Core part of the mission

Jessie Hellmann

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While the “University core curriculum task force” may sound like a league of superheroes hovering around the campus, it is a committee formed specifically for revising the core curriculum that has been in place at USI for 18 years. 

 

The process took about four months. The task force is comprised of 16 members: 14 university employees and two students all with the goal of revising the current core curriculum. 

Michael Dixon is co-chair of the task force, as well as one of the assistant deans of the college of liberal arts. He said the inspiration for the new proposed core was the university’s mission statement and strategic plan. 

“There were several areas within the mission statement that aren’t really achieved in the existing core,” he said. 

He said the task force wanted to better prepare students for the 21st century. 

“We certainly saw in the universities mission statement and strategic plan an emphasis on living wisely in a globally diverse world,” he said. 

The current core exposes students to the global world, but the task force wanted to add a greater emphasis. 

Jordan Whiteledge, Student Government Association president and member of the task force, said SGA did a survey at the end of the 2010-2011 school year about the core curriculum. The results of the survey indicated that most students didn’t know if they were pursuing a bachelor of arts or bachelor of science degrees.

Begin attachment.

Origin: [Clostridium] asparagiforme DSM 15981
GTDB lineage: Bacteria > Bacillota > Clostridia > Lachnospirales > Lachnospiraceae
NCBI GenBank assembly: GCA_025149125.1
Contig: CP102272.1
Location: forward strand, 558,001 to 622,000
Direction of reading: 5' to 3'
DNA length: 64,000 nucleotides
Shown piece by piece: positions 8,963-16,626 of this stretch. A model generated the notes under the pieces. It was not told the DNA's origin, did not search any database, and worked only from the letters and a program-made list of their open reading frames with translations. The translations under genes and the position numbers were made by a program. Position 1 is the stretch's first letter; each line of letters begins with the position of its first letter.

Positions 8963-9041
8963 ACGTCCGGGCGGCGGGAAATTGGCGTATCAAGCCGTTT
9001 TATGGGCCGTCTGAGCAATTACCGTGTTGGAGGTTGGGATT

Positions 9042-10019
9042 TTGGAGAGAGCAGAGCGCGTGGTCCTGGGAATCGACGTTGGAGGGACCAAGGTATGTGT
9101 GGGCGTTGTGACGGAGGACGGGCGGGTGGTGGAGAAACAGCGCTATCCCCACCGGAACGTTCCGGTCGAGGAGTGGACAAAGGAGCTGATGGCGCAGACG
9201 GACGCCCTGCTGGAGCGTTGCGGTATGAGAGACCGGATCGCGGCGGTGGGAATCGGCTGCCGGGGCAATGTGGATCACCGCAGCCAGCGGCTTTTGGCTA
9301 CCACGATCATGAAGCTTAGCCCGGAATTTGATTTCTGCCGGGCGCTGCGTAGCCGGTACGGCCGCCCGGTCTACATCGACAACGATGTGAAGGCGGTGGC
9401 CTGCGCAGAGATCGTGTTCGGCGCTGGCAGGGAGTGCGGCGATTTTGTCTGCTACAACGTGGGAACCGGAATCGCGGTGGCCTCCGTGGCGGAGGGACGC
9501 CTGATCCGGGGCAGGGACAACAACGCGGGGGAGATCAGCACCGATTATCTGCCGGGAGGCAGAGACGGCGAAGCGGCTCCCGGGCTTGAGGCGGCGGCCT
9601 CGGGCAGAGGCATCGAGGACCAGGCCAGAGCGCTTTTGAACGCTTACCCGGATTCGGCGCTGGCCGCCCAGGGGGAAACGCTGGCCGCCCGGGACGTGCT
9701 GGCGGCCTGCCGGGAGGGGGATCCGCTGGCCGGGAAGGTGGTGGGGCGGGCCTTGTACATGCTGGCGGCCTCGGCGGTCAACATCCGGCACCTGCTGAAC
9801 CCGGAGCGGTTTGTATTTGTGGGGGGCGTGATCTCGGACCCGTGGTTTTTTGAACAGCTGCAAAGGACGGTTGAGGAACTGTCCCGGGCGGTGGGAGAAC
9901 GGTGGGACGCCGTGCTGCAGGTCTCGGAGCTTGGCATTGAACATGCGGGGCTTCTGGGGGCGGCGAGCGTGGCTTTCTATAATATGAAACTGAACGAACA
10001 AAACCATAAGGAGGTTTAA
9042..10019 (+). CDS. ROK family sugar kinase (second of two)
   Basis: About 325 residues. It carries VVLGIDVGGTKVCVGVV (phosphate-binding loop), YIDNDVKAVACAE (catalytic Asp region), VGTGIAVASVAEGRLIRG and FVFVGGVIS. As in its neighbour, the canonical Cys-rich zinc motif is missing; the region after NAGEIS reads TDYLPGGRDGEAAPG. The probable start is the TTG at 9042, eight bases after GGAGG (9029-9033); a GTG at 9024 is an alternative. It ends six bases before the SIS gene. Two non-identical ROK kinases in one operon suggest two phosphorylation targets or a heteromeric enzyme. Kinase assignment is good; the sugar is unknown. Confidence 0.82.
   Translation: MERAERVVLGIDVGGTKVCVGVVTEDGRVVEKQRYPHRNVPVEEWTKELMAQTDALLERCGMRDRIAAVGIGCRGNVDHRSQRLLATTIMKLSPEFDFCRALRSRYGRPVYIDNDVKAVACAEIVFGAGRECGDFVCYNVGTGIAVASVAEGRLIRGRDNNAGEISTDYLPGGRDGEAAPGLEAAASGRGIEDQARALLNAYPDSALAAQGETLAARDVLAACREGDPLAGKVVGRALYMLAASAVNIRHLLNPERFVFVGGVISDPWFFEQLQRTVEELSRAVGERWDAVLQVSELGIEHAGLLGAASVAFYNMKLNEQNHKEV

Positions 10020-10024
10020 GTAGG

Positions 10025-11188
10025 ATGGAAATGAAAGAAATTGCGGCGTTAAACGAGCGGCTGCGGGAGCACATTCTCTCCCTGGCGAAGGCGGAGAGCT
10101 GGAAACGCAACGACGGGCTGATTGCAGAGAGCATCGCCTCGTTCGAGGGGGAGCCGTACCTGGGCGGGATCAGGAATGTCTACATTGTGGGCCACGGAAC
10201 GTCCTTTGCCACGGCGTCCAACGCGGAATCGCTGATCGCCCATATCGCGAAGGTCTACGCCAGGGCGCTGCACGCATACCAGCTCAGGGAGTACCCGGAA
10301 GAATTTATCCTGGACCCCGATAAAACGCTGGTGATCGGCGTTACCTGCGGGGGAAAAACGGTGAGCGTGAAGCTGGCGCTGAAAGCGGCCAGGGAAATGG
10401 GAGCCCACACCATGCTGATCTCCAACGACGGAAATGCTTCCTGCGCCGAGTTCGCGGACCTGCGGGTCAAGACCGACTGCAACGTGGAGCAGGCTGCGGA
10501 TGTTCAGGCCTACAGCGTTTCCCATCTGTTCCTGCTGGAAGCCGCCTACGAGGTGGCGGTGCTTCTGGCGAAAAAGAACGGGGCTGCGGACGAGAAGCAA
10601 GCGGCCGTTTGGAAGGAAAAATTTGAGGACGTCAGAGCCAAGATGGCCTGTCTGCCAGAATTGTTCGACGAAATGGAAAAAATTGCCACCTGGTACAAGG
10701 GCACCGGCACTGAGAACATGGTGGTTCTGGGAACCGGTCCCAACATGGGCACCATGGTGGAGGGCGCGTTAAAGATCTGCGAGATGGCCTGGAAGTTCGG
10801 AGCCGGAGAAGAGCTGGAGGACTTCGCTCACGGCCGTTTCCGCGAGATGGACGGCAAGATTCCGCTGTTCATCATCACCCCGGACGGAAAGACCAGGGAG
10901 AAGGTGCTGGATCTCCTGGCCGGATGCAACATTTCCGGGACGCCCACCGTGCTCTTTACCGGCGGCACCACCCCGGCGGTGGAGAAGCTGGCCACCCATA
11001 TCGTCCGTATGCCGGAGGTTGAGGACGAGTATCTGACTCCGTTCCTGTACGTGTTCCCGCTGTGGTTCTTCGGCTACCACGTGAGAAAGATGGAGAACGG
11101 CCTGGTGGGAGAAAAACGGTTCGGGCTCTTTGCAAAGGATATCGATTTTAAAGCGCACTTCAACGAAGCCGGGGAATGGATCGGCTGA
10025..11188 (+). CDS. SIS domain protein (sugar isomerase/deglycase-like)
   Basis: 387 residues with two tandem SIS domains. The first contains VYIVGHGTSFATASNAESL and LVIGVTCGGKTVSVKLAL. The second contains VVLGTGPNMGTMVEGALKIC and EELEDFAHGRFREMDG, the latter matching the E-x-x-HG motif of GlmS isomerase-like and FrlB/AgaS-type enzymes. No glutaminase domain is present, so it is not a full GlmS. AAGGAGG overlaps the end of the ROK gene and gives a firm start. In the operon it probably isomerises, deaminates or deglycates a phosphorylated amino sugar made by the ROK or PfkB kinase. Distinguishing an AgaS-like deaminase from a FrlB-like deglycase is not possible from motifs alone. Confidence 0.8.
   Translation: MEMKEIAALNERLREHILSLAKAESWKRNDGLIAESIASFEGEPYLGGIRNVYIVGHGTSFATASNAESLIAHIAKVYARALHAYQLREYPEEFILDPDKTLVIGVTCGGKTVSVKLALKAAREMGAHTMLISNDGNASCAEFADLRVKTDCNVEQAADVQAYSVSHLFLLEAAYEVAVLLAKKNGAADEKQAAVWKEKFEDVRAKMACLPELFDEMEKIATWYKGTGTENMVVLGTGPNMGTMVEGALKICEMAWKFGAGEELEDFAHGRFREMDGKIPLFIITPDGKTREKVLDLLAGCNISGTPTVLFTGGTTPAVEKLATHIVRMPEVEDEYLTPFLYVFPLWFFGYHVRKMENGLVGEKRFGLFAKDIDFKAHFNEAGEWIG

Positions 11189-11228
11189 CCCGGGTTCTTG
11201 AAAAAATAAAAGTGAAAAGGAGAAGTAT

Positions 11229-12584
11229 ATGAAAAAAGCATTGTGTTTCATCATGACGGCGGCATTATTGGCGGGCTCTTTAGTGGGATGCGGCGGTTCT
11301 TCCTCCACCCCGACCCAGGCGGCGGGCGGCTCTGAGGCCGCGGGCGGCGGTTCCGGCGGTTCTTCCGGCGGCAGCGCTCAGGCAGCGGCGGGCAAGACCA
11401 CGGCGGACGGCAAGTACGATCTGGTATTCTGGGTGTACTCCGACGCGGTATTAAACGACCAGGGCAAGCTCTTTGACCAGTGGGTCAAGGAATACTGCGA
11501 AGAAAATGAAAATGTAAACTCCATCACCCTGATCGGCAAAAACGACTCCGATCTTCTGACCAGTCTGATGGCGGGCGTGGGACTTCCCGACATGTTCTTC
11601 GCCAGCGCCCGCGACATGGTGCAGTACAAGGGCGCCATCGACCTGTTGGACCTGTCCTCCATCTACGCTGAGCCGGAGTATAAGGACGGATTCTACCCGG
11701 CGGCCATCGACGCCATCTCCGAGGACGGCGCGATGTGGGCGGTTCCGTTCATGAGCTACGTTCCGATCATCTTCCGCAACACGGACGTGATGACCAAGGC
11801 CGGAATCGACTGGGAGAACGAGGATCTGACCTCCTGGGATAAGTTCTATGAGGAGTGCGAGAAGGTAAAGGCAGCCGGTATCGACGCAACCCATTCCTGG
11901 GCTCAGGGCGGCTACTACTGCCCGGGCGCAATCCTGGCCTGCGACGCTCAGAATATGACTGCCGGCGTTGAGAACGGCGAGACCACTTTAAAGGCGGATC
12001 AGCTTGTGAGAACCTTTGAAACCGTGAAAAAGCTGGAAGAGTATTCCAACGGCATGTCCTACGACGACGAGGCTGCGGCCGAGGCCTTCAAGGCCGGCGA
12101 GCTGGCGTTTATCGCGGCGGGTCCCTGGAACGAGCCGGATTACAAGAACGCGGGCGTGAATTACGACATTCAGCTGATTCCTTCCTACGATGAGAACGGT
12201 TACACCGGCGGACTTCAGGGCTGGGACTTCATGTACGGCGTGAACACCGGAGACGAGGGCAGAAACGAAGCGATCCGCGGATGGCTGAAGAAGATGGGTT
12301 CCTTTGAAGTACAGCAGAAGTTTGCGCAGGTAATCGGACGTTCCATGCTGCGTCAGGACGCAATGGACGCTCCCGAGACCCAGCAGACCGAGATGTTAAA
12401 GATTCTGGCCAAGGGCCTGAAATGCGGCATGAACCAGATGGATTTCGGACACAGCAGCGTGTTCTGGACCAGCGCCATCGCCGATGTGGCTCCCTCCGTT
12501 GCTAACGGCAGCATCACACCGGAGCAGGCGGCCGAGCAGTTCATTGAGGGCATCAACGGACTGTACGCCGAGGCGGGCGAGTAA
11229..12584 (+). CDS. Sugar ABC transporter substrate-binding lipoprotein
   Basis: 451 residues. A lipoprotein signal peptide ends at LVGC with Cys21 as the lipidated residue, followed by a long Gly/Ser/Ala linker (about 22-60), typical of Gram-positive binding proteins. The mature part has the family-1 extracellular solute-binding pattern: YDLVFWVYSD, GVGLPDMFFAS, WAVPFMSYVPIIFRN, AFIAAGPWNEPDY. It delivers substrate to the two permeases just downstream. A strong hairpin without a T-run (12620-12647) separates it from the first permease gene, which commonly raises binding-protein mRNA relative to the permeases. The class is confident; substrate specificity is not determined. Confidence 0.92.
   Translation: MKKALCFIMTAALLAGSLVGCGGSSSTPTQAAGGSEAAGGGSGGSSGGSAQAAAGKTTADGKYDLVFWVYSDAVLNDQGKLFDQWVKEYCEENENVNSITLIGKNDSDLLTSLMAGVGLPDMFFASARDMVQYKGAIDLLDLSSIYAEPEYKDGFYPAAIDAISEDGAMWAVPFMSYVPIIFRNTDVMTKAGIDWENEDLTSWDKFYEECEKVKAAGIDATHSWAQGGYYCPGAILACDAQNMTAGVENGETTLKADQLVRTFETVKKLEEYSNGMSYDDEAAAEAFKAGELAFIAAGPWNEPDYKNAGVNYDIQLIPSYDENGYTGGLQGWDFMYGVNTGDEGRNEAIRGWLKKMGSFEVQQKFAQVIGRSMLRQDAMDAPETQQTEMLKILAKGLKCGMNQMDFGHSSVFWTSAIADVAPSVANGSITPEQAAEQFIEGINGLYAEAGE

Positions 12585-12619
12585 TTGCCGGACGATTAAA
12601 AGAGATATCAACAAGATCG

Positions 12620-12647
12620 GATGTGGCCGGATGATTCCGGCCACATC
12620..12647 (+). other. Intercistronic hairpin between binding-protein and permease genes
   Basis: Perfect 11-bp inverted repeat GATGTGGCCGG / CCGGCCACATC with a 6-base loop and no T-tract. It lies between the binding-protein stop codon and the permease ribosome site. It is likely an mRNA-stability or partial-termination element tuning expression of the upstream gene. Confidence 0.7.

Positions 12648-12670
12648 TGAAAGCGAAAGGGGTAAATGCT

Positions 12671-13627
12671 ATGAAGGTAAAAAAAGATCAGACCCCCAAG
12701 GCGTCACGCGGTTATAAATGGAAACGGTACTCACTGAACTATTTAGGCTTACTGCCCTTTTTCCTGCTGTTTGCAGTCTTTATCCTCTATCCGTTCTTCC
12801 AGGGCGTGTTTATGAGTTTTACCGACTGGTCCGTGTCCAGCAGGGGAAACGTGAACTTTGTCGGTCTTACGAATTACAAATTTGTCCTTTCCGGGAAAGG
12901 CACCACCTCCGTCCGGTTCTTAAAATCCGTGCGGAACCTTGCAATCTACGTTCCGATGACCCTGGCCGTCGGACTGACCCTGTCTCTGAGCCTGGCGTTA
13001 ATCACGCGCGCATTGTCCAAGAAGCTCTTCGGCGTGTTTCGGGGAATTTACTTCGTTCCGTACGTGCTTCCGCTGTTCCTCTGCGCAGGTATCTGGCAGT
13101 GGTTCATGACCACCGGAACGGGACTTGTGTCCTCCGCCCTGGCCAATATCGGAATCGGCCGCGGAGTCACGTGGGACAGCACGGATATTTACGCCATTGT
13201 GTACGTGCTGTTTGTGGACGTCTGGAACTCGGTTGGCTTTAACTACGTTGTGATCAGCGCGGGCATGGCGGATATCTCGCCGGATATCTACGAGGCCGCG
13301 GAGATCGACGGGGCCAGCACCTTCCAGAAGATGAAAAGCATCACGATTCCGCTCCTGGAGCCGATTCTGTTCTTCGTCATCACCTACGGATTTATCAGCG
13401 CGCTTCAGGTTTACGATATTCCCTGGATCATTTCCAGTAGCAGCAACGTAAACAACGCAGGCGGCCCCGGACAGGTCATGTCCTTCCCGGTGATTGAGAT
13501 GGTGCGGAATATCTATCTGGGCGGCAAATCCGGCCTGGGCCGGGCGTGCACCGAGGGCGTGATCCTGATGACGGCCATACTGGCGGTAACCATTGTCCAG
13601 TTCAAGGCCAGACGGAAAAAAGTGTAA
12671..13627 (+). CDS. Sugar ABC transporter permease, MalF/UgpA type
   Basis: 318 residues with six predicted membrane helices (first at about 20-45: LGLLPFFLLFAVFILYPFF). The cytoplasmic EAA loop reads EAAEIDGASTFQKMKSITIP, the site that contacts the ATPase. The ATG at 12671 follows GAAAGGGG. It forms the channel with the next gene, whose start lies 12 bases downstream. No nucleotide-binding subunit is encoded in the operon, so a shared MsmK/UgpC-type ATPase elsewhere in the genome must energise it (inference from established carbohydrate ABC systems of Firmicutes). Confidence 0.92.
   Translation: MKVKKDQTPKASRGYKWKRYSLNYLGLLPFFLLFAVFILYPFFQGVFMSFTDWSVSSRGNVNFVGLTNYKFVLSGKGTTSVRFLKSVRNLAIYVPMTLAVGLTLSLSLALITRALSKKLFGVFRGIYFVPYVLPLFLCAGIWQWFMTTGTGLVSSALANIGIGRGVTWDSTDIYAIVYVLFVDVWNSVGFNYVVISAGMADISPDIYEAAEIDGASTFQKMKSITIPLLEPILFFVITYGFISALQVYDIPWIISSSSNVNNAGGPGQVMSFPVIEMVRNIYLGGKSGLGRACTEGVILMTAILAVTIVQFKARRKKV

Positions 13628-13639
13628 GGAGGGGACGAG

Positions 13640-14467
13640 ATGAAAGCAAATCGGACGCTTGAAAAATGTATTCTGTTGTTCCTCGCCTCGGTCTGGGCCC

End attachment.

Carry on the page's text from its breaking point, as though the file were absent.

This is one issue the task force aims to fix in the proposed core.

 Dixon said the task force wanted to create a core that focused on the differentiation between a bachelor of arts degree and a bachelor of science degree.

In the proposed core, a student aiming to complete a bachelor of arts degree would take nine hours of world languages and three hours of lab science. For students working towards their bachelor of science degrees students would complete nine hours of math and science, and three hours of humanities and world cultures.

 Whiteledge said another goal was to condense the number of hours required in the core. The task force broke the core down from 50 to 41 required hours. The new core curriculum is still in its revision stage, and is now seeking feedback from faculty and students. 

“I think a lot of the faculty were worried about what this would do to their department or what it would do to their college with enrollment numbers,” Whiteledge said.

If the revised core is approved, it will be implemented the fall of 2013. The task force also wanted to make students more aware of what classes they are taking with the core, instead of the common attitude of taking core classes early to “get them out of the way.” 

Dixon said the task force wanted to incorporate verticality into the revised core.“In other words, something that’s not achieved primarily within the first two years of a students progress, but something that’s spanned across the entire four year experience,” he said.

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